World Basketball League (1991)
Born: 1991 – The Las Vegas Silver Streaks relocate to Nashville.
Died: Postseason 1991 – The Stars cease operations.
Arena: Nashville Municipal Auditorium (8,600)
Team Colors: Blue & Gold
Owners: Ronnie Steine et al.
“Some purists wanted to raise the baskets. These guys have shrunk the players.” - The late Jim Murray of The Los Angeles Times, writing on the World Basketball League in 1989.
The Nashville Stars were a blink-and-you-missed ‘em entry in the quirky World Basketball League, a far flung minor league loop designed for players under 6′ 5″ tall. In the WBL, everyone was “short”, fast-paced guard play dominated, nobody posted up and zone defense was legal – when anyone bothered to play defense. Eventually, the WBL collapsed in financial scandal in the middle of its fifth season, but by then the Nashville Stars had come and gone.
The Stars franchise began life as the Las Vegas Silver Streaks, playing in Sin City for the league’s first three summers from 1988 to 1990. WBL franchises were typically owned 40% by local investors – when they could be found – and 60% by the league itself, which meant they were backed by the full faith and credit and one Michael I. “Mickey” Monus, the league’s founder, sugar daddy, and President of the Phar-Mor drugstore chain. In Nashville, the WBL recruited an 11-man minority ownership group led by travel agency owner Ronnie Steine.
The Stars’ 10-man roster, featuring six former Silver Streaks, came together hastily in the spring of 1991. At 6′ 4″ and 215 pounds, forward Jamie Waller was one of the elite “big men” in the WBL. Waller led the circuit in scoring in each of the league’s first three seasons. Daren Queenan was, at the time, one of only seven players in NCAA history with over 2,700 points and 1,000 rebounds, alongside Elvin Hayes, Oscar Robertson, Larry Bird, Danny Manning, Hank Gathers and Lionel Simmons. But he went undrafted by the NBA due to his diminutive size (6′ 3″) and small school (Lehigh). The WBL was made to showcase players like Queenan, who averaged 22.9 points per games with the Silver Streaks in 1990.
The team practiced together for only two weeks before debuting at Nashville’s Municipal Auditorium against the Memphis Rockers on May 3rd, 1991. Although a consistent winner in Las Vegas, the Stars finished the 1991 campaign at 23-28 and out of the playoffs. Waller led the league in scoring for the fourth straight year, but did so as a member of the Erie (PA) Wave after the Stars shipped out their best player in a mid-season trade. Queenan earned a spot of the WBL All-League team, despite the club’s poor record.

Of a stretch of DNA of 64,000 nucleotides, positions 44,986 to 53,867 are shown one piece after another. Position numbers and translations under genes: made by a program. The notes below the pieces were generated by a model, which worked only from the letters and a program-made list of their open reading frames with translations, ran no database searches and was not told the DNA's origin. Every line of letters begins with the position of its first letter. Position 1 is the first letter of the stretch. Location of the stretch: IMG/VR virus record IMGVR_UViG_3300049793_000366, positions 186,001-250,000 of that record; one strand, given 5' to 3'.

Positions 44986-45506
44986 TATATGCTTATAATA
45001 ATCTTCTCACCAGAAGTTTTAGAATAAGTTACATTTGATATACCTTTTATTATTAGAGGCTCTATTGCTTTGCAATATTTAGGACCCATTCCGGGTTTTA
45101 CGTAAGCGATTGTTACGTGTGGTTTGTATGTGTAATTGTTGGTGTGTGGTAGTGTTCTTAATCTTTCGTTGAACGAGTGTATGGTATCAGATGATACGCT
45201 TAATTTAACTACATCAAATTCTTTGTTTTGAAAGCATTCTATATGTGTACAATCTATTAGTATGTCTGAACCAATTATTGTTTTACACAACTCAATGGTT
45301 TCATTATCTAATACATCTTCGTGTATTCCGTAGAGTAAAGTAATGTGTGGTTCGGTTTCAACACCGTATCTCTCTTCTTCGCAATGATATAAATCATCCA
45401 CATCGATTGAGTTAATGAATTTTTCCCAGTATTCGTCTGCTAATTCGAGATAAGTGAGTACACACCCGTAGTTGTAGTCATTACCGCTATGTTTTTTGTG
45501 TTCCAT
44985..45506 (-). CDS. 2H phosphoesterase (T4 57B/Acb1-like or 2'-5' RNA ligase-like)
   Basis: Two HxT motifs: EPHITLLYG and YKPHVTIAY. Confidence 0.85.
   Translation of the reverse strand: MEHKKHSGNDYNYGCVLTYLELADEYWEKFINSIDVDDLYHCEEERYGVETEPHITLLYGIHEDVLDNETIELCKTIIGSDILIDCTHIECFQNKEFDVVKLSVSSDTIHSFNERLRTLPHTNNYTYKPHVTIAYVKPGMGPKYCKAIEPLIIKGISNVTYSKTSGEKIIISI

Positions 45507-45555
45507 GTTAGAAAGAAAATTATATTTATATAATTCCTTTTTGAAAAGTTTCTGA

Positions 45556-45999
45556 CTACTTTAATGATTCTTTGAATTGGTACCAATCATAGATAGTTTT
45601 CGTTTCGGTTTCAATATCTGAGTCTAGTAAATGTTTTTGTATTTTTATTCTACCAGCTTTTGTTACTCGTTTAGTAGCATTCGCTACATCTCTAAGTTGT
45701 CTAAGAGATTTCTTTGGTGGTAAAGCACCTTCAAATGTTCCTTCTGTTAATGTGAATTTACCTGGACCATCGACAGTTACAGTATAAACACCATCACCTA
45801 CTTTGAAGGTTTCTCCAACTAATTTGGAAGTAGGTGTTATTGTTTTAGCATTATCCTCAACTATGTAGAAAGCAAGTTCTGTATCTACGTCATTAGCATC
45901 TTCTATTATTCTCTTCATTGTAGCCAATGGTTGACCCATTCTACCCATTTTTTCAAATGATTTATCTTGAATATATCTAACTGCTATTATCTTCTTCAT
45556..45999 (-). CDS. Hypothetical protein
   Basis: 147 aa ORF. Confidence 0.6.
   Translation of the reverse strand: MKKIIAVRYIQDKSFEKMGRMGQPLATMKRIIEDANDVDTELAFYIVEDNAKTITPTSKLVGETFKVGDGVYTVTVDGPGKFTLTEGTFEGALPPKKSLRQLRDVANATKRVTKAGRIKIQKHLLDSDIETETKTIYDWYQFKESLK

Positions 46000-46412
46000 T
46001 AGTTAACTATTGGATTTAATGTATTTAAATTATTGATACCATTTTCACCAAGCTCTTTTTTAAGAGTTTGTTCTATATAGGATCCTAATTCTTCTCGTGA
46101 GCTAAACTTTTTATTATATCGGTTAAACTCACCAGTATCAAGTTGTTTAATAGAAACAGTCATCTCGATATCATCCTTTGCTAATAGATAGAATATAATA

Long-time Tennessee sports promoter Rudi Schiffer served as the Stars part-time General Manager. Schiffer worked on the launch of the North American Soccer League’s Memphis Rogues in the late 1970′s and the popular Memphis Showboats of the United States Football League, who drew crowds of 35,000 to the Liberty Bowl in the mid-1980′s. In a wide-ranging look back at his career with Fun While It Lasted in 2011, Schiffer acknowledged that the Stars were a half-hearted effort off the court:
“That was the league of 6′ 5″ guys. I had a PR firm in Memphis back then. <Former Memphis Showboats President> Steve Ehrhart was the Commissioner of the WBL. Steve knew me from the Showboats and hired me when they moved the team from Las Vegas. Me and my son Michael went up to Nashville to run the Stars. Not full time. I’d go up three times a week and then come back and run my own business. It was just an account I had. Everything was done on a shoestring.
“It was hand-to-mouth. We didn’t draw 200 people a game. Nobody cared about 6′ 5″ players in Nashville.”
The Stars folded quietly in late 1991 after one season of play. The entire WBL followed less than a year later, folding in midseason in August 1992. The league’s undoing came when investigators revealed that Mickey Monus embezzled $10 million from Phar-Mor to underwrite the league’s financial losses (i.e. the 60% of each franchise owned by the money-losing league itself). Phar-Mor was ultimately forced into bankruptcy, costing 17,000 employees their jobs. It was the Enron scandal of its era and caused the league to unravel within a matter of weeks.
Jamie Waller and Daren Queenan never made it to the NBA, but their Silver Streaks and Stars teammate Cedric Hunter did earn the briefest of call-ups with the NBA’s Charlotte Hornets. Hunter played a single minute for the Hornets on February 16th, 1992. It turned out to be the only game – and only minute – he played in the NBA.
Former Stars President and co-owner Ronnie Steine is now a City Councilman in Nashville.